North Korea has reopened an official Red Cross hotline with South Korea after inviting Seoul officials to working-level talks over the weekend in Kaesong, the joint North-South industrial zone.
In response, South Korea used the restored hotline on Friday to accept the proposal but suggested they be held at the Panmunjom truce village straddling the border.
It also suggested the talks include preparatory work for the ministerial-level meeting.
Restoration of the Red Cross link used for government-to-government communications signals easing tensions after a lengthy crisis triggered by the North's nuclear programme.
Earlier, the North had proposed a working-level meeting on Sunday in the border city of Kaesong, which is in North Korean territory, instead of the higher-level negotiations in Seoul suggested by South Korea on Wednesday.
"It is our view that working contact between the authorities of the North and the South is necessary prior to ministerial-level talks proposed by the South side," a Pyongyang's Committee for the Peaceful Reunification of Korea spokesman said in a statement, carried by the official Korean Central News Agency.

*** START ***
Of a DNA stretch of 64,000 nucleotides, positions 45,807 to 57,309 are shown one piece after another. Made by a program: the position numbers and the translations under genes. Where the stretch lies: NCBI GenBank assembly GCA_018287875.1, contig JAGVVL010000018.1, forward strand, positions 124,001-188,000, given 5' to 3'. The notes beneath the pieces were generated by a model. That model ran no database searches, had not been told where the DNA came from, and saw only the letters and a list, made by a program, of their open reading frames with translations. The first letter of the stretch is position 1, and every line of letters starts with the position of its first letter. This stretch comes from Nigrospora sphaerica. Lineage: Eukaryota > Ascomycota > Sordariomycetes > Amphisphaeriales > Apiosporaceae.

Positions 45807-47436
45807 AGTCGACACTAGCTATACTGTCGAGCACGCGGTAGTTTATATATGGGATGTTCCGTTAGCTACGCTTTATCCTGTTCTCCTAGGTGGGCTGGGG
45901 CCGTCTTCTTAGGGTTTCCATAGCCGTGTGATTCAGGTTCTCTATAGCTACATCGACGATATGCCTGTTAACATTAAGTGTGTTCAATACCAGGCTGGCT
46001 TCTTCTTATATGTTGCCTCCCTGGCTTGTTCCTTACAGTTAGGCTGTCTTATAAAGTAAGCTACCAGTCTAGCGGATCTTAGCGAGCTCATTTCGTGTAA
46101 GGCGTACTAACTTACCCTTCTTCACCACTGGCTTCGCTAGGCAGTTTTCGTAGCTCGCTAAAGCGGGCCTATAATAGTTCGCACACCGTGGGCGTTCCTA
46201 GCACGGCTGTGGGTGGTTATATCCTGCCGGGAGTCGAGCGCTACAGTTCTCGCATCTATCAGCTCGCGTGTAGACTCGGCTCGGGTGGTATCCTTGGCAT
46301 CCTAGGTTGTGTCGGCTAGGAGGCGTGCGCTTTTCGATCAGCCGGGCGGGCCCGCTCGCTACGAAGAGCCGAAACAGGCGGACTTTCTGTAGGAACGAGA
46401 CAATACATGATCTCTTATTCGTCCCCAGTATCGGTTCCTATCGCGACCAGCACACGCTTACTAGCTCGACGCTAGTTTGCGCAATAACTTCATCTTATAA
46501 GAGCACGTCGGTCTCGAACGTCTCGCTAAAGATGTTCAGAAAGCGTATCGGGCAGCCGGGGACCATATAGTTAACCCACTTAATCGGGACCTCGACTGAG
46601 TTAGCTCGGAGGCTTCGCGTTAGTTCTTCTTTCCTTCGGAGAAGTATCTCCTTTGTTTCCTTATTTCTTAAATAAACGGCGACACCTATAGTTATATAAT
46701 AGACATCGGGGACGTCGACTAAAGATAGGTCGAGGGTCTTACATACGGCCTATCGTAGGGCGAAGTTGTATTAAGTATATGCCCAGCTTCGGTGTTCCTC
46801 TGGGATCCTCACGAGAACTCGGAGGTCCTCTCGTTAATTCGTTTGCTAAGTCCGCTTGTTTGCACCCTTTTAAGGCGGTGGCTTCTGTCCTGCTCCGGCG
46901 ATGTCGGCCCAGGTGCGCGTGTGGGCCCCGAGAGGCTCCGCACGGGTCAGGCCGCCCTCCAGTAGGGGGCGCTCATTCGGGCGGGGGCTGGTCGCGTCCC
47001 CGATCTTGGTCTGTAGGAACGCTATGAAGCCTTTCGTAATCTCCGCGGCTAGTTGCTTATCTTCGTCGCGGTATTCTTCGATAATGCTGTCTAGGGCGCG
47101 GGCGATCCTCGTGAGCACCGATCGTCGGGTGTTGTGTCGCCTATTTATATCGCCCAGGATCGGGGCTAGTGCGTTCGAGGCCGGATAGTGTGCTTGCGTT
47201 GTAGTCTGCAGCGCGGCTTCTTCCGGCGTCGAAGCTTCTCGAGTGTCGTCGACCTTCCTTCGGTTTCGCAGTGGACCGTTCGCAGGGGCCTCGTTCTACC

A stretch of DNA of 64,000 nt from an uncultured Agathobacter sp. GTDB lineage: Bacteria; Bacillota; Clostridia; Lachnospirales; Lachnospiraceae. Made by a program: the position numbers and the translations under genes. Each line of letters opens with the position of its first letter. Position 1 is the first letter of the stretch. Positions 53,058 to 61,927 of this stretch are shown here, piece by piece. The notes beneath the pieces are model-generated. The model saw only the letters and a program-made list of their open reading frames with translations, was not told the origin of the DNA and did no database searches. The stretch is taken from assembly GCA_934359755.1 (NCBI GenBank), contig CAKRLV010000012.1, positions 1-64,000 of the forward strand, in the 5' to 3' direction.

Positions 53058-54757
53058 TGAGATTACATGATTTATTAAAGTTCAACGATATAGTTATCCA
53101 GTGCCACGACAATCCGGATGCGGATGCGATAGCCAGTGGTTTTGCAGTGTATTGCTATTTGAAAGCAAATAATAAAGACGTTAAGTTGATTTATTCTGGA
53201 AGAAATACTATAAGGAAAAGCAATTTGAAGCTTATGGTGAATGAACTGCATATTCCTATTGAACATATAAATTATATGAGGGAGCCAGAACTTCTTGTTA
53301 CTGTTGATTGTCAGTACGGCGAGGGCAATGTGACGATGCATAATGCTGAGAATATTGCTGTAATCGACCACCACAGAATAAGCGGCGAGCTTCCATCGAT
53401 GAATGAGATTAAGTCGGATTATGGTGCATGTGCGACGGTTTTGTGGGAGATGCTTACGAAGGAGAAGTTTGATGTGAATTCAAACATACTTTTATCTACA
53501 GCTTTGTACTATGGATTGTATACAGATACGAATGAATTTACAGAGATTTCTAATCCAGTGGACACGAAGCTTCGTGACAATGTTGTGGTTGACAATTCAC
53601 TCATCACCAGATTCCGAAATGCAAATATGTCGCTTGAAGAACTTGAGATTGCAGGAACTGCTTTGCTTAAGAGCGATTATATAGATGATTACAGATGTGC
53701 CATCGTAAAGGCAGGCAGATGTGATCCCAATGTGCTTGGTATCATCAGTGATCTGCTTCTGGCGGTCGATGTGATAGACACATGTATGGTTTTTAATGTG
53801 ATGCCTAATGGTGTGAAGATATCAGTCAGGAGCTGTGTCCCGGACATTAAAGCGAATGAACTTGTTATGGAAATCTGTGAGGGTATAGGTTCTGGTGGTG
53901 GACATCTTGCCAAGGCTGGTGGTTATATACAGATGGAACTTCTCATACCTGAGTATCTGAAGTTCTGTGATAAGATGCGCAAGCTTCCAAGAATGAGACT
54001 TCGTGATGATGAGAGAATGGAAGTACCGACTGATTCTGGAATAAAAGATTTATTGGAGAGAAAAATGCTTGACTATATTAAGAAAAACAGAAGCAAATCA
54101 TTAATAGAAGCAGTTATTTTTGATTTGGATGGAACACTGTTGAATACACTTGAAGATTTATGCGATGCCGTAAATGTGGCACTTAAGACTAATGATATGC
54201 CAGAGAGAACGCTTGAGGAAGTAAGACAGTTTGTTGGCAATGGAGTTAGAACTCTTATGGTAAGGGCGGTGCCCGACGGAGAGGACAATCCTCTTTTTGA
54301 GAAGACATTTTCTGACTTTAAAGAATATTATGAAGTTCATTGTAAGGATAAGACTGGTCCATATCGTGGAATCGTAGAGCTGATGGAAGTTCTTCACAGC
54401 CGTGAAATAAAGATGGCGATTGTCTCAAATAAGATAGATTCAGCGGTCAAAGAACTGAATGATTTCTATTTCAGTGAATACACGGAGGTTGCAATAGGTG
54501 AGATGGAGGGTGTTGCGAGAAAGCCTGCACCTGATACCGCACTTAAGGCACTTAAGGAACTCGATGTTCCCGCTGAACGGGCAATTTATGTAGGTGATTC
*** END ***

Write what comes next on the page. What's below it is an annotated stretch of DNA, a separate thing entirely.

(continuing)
North Korea has yet to respond to the counterproposal of talks at Panmunjom.
Al Jazeera's Harry Fawcett, reporting from Seoul, said that a lot of people are talking about the Chinese influence and that the proposed talks and restored hotline are result of that pressure being put to bear.
The Kaesong complex, established in 2004 as a symbol of inter-Korean cooperation, was the most high-profile casualty of the recent tensions.
Operations ground to a halt after the North pulled all its 53,000 workers out in early April. The South withdrew its managers and officials soon afterwards.
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Resuming operations there is one of the main issues on the agenda for the proposed talks.
The CPRK spokesman also proposed that the talks be held on June 9, three days earlier than the date proposed by Seoul.
The North's offer, which came just ahead of a US-China summit, proposed discussions on a range of commercial and humanitarian issues, from reopening Kaesong to resuming cross-border family reunions.
US President Barack Obama and his Chinese counterpart Xi Jinping will hold a summit in California on Friday and Saturday, at which North Korea is likely to be a leading topic.
China, the North's sole major ally and economic benefactor, has been under pressure from the United States to restrain its neighbour and responded positively to the news.
Fawcett said that there is still the serious issue of North Korea's nuclear programme which has been very staunch since January. He said the US has said it will not talk unless the North puts demilitarisation on the table and takes the right path from its weapons programme.
UN chief Ban Ki-moon - a former foreign minister of South Korea - also welcomed the talks announcement.
"This is an encouraging development towards reducing tensions and promoting peace and stability on the Korean Peninsula," his spokesman said in a statement.